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A = [1 2 3; 7 6 5]
B = [3 7];
A-B = [1-3 2-3 3-3; 7-7 6-7 5-7];
ans =[-2 -1 0; 0 -1 -2]

This is the operation I want to have done. How could I do it by matrix functions other than the iterative solutions?

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someone will post the solution very quickly, but check out repmat (mathworks.com/help/matlab/ref/repmat.html) in the meantime. A very useful function. –  Dan Becker Nov 15 '12 at 17:13

3 Answers 3

up vote 2 down vote accepted

You do this most conveniently with bsxfun, which automatically expands the arrays to match in size (so that you don't need to use repmat). Note that I need to transpose B so that it's a 2-by-1 array.

A = [1 2 3; 7 6 5]
B = [3 7];

result = bsxfun(@minus,A,B')

result =

-2    -1     0
 0    -1    -2
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Normally you can't. Iterative solutions will be necessary, because the problem is poorly defined. Matrix addition/subtraction is only defined for matrices of the same dimensions.

ie:

A =         | 1 2 3 |
            | 7 6 5 |

B =         | 3 7 |

It makes no sense to subtract a 1x2 matrix from a 2x3 matrix.

However, if you multiplied B by some intermediate matrix to make the result a 2x3 matrix, that would work, ie:

B' * Y =    | 3 3 3 |
            | 7 7 7 |

eg:

B' =        diag(B)
   =        | 3 0 |
            | 0 7 |


B' * Y =    | 3 3 3 |
            | 7 7 7 |

Y =         | 1 1 1 |
            | 1 1 1 |

Therefore, A-B'*Y gives a valid, non-iterative solution.

A-(B'*Y) =      | 1 2 3 |  -  | 3 3 3 |
                | 7 6 5 |     | 7 7 7 |

         = A - (diag(B) * Y )

The only "cheat" here is the use of the diag() function, which converts a vector to a strictly-diagonal-matrix. There is a way to manually decompose a set of matrix/vector multiplication operations to manually re-create the diag() function, but that would be more work than my solution above itself.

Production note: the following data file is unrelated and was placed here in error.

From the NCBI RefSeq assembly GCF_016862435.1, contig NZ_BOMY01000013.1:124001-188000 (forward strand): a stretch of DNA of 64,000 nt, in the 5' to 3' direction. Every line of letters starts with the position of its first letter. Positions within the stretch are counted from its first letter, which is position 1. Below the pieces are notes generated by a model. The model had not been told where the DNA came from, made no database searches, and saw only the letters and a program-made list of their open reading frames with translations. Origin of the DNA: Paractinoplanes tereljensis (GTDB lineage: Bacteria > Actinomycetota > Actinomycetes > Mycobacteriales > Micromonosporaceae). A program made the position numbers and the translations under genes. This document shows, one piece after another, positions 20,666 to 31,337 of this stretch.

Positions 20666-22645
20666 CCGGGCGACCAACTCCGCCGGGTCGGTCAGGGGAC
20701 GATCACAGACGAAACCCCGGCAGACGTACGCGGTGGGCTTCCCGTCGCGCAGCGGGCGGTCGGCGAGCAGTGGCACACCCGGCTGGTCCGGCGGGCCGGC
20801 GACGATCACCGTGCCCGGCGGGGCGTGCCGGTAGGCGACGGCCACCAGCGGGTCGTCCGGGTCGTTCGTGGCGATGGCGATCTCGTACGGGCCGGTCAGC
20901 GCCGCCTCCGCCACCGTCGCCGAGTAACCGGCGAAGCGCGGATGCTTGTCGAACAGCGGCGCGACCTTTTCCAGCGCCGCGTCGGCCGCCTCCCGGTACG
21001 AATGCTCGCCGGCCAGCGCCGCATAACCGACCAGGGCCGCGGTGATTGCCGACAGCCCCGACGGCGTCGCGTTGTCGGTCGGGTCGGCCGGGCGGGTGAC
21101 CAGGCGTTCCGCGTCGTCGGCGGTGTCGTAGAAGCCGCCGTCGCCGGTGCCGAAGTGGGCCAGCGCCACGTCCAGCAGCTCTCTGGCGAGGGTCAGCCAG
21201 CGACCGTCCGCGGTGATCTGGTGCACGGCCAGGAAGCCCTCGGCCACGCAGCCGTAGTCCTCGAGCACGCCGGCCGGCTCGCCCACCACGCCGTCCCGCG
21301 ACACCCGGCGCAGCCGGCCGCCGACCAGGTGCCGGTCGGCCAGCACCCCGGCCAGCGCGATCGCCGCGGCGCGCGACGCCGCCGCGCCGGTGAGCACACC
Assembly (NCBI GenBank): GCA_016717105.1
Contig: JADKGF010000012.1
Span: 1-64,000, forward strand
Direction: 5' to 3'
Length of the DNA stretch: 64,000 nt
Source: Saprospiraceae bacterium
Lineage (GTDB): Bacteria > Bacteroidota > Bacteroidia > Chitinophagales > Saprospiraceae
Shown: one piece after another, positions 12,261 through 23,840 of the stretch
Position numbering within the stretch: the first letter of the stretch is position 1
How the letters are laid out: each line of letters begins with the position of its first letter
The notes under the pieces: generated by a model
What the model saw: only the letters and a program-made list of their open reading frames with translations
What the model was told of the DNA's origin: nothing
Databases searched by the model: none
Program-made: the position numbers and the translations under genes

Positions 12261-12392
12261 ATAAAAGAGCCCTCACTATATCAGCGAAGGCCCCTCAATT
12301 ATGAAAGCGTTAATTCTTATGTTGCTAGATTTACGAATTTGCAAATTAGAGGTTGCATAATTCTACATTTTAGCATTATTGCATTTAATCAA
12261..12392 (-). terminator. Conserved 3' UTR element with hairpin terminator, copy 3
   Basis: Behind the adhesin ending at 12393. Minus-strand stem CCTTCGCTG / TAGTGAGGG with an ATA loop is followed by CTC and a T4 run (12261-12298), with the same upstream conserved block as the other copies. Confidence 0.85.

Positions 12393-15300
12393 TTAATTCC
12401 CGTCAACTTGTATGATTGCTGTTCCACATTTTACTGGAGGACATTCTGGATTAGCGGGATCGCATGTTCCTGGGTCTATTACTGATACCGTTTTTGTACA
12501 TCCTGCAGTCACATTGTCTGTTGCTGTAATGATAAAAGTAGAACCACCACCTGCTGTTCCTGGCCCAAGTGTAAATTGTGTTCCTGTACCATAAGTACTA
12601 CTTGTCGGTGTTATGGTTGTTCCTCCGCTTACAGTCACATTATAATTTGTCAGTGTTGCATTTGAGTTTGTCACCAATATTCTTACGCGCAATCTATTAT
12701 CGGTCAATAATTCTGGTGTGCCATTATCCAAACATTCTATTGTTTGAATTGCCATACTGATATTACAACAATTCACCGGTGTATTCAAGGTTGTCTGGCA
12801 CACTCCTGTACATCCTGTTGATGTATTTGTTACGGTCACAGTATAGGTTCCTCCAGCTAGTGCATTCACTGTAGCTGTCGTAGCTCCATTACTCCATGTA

Good luck!

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1  
Dogbert, he explicitly said that he wanted to "subtract each item of a matrix from the corresponding row of another matrix". This seems well-defined to me if you are talking about "subtracting" a 1-d matrix from a 2-D matrix, which appears to be the case that he had in mind. –  Dan Becker Nov 15 '12 at 17:39
    
In my opinion, the solution I went for was the most "mathematical" in nature as opposed to "programmatic" (ie: something that could be expressed more easily as a set of formulas rather than a set of procedures and if/else statements). I think this was a fair approximation, because the parent of this question didn't specify what would be the case if B were a 2x2 matrix instead of a 1x2. Also, since he/she mentioned the use of matrix functions, I'm assuming the intent was the use of matrix algebra, and not algorithms :) –  Dogbert Nov 15 '12 at 17:42

I think that Jonas answer is the best. But just for the record, here is the solution using an explicit repmat:

A = [1 2 3; 7 6 5];
B = [3 7];

sz = size(A);
C = A - repmat(B', [1 sz(2:end)]);

Not only is Jonas' answer simpler, it is actually faster by a factor of 2 for large matrices on my machine.

It's also interesting to note that in the case where A is an n-d array, both these solutions do something quite reasonable. The matrix C will have the following property:

C(k,:,...,:) == A(k,:,...,:) - B(k)

In fact, Jonas' answer will run, and very likely do what you want, in the case where B is m-d, as long as the initial dimensions of A and B' have the same size. You can change the repmat solution to mimic this ... at which point you are starting to reimplement bsxfun!

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Perhaps you've already seen it, but @Jonas gave a great answer to a question of mine precisely on the topic of bsxfun versus repmat type solutions. –  Colin T Bowers Nov 16 '12 at 1:25
    
Had not seen that, thanks for the pointer! –  Dan Becker Nov 16 '12 at 17:18

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